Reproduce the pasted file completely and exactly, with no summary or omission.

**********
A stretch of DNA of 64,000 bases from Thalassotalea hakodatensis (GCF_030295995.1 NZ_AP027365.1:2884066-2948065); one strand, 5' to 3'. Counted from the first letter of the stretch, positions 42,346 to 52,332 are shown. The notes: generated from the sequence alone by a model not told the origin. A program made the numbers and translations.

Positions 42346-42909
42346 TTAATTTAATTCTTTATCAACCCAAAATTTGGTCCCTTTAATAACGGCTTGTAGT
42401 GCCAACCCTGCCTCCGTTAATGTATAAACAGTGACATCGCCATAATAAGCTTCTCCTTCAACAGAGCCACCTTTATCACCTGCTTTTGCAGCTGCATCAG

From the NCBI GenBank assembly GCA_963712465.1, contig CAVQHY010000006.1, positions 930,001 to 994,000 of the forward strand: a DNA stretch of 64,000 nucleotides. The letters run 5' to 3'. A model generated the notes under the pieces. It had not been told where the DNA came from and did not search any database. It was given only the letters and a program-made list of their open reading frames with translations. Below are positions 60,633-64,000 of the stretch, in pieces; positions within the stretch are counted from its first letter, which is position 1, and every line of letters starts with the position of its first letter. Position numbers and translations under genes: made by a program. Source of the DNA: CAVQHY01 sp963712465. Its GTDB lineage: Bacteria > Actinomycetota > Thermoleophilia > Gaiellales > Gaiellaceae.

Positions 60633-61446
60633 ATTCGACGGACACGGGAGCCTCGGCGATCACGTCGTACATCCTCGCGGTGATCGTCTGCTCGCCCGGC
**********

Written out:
A stretch of DNA of 64,000 bases from Thalassotalea hakodatensis (GCF_030295995.1 NZ_AP027365.1:2884066-2948065); one strand, 5' to 3'. Counted from the first letter of the stretch, positions 42,346 to 52,332 are shown. The notes: generated from the sequence alone by a model not told the origin. A program made the numbers and translations.

Positions 42346-42909
42346 TTAATTTAATTCTTTATCAACCCAAAATTTGGTCCCTTTAATAACGGCTTGTAGT
42401 GCCAACCCTGCCTCCGTTAATGTATAAACAGTGACATCGCCATAATAAGCTTCTCCTTCAACAGAGCCACCTTTATCACCTGCTTTTGCAGCTGCATCAG

From the NCBI GenBank assembly GCA_963712465.1, contig CAVQHY010000006.1, positions 930,001 to 994,000 of the forward strand: a DNA stretch of 64,000 nucleotides. The letters run 5' to 3'. A model generated the notes under the pieces. It had not been told where the DNA came from and did not search any database. It was given only the letters and a program-made list of their open reading frames with translations. Below are positions 60,633-64,000 of the stretch, in pieces; positions within the stretch are counted from its first letter, which is position 1, and every line of letters starts with the position of its first letter. Position numbers and translations under genes: made by a program. Source of the DNA: CAVQHY01 sp963712465. Its GTDB lineage: Bacteria > Actinomycetota > Thermoleophilia > Gaiellales > Gaiellaceae.

Positions 60633-61446
60633 ATTCGACGGACACGGGAGCCTCGGCGATCACGTCGTACATCCTCGCGGTGATCGTCTGCTCGCCCGGC